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It’s been one year since Hurricane Maria devastated Puerto Rico and the Virgin Islands, and many areas still struggling said they challenges people faced have help them grow as a community.
One year ago, Hurricane Maria changed Puerto Rico and changed lives on the island.
“Some people are doing the best they can,” Puerto Rico native Jorge Santana said.
The storm was the second of a one-two punch for the Virgin Islands, where Hurricane Irma hit two weeks earlier.
The owners of Neuse River Brewing in Raleigh used to live on St. Thomas and still have friends and family there.
After the storm, Jennifer Koralov, her husband and friends like Joy Matheny put together an ongoing fundraiser, selling T-shirts with all proceeds going to the Virgin Islands.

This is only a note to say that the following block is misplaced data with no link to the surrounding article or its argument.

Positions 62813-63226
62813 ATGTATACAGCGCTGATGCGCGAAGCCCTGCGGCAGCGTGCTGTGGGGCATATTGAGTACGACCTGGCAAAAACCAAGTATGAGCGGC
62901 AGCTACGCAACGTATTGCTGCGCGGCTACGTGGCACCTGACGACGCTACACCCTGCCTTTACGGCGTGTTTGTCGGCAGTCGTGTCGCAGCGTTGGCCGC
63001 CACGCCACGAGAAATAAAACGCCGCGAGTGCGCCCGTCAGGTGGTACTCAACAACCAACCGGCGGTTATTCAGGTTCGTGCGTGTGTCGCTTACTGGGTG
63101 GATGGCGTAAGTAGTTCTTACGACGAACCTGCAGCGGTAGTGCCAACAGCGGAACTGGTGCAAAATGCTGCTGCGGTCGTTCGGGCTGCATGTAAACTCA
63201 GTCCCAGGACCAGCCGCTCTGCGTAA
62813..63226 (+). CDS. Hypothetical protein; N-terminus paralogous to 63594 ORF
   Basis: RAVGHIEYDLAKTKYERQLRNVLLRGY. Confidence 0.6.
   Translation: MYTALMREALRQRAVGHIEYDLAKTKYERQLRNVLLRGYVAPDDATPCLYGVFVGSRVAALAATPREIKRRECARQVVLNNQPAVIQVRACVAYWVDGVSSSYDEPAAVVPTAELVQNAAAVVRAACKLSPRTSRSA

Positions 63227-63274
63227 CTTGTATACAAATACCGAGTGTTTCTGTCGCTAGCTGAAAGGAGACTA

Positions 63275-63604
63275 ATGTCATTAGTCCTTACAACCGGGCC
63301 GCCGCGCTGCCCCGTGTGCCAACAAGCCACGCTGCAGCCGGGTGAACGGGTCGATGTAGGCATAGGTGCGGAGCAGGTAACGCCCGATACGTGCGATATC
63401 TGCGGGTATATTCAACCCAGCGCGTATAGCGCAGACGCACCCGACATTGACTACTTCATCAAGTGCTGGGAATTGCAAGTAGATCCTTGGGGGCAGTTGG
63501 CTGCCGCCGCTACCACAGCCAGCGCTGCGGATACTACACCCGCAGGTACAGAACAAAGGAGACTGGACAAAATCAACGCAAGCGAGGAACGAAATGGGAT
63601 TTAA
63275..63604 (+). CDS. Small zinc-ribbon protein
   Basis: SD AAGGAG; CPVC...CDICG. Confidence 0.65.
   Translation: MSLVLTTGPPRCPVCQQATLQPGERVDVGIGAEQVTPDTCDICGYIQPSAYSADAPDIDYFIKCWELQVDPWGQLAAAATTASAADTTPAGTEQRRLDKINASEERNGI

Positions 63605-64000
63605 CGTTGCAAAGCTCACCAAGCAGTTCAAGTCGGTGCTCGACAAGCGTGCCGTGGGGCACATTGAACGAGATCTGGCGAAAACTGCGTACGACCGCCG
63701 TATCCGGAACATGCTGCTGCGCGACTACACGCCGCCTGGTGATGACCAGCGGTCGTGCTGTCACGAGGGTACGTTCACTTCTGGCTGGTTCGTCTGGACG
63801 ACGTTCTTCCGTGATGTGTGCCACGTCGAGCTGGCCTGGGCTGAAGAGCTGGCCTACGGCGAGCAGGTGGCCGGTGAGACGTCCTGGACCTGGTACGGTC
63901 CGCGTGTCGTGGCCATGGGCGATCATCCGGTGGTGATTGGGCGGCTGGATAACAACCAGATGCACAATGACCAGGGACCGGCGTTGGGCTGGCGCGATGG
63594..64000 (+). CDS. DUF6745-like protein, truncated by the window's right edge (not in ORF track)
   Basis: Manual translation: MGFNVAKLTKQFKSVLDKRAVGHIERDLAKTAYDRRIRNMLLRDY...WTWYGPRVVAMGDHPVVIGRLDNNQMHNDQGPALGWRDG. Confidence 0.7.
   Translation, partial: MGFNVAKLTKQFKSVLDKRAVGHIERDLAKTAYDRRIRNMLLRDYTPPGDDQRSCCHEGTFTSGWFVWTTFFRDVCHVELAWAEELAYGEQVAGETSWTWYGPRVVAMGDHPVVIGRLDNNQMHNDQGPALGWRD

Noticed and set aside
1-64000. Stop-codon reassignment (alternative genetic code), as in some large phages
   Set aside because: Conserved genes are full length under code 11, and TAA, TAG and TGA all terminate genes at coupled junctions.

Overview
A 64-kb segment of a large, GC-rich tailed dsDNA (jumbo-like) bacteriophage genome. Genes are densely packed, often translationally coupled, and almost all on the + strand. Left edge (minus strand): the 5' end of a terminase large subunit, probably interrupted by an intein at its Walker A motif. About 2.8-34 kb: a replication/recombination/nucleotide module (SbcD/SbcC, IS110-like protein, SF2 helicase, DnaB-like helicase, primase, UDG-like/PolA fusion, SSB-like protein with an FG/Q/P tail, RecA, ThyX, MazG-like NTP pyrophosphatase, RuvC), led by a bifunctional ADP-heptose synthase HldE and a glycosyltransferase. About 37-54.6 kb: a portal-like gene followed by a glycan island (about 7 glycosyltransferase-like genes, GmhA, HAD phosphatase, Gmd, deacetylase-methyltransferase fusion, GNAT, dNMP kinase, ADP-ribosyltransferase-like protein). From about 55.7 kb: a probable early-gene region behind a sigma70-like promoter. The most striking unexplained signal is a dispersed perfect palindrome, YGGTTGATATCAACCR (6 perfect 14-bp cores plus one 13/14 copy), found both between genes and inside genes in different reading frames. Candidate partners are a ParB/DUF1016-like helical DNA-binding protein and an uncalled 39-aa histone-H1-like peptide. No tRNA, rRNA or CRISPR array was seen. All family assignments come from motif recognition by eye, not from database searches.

“I was in tears, I was in tears,” Matheny said.
The Koralovs went back to visit St. Thomas over the summer.
“Flying in is when it really hit us,” Koralov said. “It was brown and desolated and blue tarps everywhere.”
In Puerto Rico, progress has been made in major cities like San Juan.
“People can travel from here, for example, be a tourist, visit hotels, beaches restaurants,” Santana said.
The destruction, though, can still be seen in the mountainous regions.
“The mountainous area is just very hard,” Santana said.
While the slow rebuilding process continues in both the Virgin Islands and Puerto Rico, everyone is hopeful for recovery.
“They’re so resilient. They’re finding different ways to make money so, for example, the beaches. There are no trees on the beach and there’s no shade, so people are selling umbrellas,” Koralov said.
“What I want for them is to have jobs, come back to work. They love to work, they love to receive people,” Santana said.
The consensus is that it will still take more time for the Virgin Islands and Puerto Rico to fully recover from Hurricanes Irma and Maria.